Fellow educators, this is a fitting book for courses related to globalization and development, political economy, and other topics noted above.
I'm well aware of other Kings being "unearthed" elsewhere. Media about King's disintegrating marriage, cheating on his wife, and even smoking pretend to reveal his humanity. These stories recognize that King has been sanitized. I admit it. In the course of reading this book, I became curious about King's extramarital affairs. At one point I found myself reading a "man behind the myth" piece in this vein. But these kinds of stories stop short of dismantling the broader myth - because they don't typically engage the breadth of King's work. Nor do pieces about the quote "truth" of MLK engage with systemic issues. Instead of dismantling a myth, they support a caricature (the hypersexual Black man comes to mind).
As with any Black figures who become part of the American story, there's a challenge to witness King's life and work more fully. How do aspects of King's personal life matter in terms of his analysis and actions? Do they matter? I'm wondering how he can be approached as writers and artists sometimes are, in a way that honors connections between their life and work - and disconnections, too.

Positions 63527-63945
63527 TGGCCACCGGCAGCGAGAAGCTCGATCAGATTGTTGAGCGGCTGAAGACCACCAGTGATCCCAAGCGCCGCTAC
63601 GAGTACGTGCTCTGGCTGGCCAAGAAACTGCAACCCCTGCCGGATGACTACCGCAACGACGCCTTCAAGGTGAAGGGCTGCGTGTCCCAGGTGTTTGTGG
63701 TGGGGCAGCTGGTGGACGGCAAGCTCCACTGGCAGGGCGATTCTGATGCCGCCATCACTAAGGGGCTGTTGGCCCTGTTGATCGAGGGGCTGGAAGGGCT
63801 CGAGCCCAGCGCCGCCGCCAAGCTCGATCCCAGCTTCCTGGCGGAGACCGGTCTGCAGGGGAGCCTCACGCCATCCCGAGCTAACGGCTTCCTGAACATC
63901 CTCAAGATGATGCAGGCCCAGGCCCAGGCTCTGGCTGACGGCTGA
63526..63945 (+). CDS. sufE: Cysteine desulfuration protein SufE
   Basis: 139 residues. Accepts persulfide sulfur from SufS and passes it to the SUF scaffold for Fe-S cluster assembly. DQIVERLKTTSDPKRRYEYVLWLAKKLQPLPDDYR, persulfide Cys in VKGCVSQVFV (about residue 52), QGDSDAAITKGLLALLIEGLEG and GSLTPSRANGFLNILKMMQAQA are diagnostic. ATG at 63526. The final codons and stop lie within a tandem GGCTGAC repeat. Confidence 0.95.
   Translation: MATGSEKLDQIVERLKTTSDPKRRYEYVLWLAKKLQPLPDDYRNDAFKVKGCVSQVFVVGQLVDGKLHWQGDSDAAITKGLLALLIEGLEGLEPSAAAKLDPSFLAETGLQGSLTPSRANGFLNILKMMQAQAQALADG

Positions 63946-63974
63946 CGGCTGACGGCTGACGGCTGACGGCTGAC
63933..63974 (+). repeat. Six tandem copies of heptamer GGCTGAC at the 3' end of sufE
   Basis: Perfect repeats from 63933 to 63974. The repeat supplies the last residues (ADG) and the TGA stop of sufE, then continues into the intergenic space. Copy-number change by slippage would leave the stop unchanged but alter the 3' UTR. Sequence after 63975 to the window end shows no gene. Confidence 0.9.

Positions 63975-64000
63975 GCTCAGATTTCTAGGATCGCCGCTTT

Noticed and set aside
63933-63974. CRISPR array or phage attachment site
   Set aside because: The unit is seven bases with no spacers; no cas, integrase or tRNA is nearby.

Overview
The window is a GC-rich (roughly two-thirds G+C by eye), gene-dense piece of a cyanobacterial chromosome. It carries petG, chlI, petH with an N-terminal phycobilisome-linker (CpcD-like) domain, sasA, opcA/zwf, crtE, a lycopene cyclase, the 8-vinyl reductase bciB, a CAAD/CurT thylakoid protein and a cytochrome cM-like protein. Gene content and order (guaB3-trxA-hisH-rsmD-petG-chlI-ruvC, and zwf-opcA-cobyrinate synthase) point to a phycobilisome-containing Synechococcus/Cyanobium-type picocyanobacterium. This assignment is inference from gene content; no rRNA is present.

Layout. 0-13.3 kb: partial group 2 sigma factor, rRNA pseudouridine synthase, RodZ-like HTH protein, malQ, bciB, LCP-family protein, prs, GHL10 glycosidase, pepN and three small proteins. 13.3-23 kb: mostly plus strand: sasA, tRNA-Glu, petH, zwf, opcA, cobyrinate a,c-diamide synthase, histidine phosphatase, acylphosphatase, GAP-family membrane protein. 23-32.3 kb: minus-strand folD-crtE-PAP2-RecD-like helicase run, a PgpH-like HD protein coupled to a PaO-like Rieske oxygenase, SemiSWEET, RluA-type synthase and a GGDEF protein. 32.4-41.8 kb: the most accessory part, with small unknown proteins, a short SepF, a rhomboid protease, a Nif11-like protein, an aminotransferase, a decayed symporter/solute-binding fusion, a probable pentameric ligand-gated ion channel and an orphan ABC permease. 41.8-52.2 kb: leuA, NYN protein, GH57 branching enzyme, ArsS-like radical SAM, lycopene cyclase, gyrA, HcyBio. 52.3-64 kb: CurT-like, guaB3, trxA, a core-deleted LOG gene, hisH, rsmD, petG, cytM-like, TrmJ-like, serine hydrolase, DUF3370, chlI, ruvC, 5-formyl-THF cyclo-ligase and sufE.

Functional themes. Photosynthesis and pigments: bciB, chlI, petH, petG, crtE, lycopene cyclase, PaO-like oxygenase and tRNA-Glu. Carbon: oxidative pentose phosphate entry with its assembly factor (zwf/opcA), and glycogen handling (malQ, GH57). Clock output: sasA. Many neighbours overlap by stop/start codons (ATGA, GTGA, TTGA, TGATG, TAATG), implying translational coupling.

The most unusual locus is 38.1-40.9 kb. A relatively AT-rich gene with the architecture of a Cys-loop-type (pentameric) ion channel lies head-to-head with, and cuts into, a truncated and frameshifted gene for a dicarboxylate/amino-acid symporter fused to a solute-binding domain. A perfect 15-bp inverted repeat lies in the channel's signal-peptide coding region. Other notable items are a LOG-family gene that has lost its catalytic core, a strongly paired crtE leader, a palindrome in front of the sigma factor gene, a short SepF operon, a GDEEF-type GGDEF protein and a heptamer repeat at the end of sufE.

In this social and political moment, The Radical King is inspiring. In the speeches and writings gathered here, King outlines practices that matter now. I'm looking forward to meditation grounded in social awareness. To pooling resources. To building coalitions that promote social transformation. To beloved community. Reading this book shifted how I'm coming into 2017.
If you read it, I'd love to know your thoughts.
* This is a very cursory description of COINTELPRO. Much more could be said about who was considered extreme and why (for example, in the case of the Black Panther Party); the extent of COINTELPRO's actions; the research, media, and theories surrounding the operation; whether or not it continued after 15 years; and more.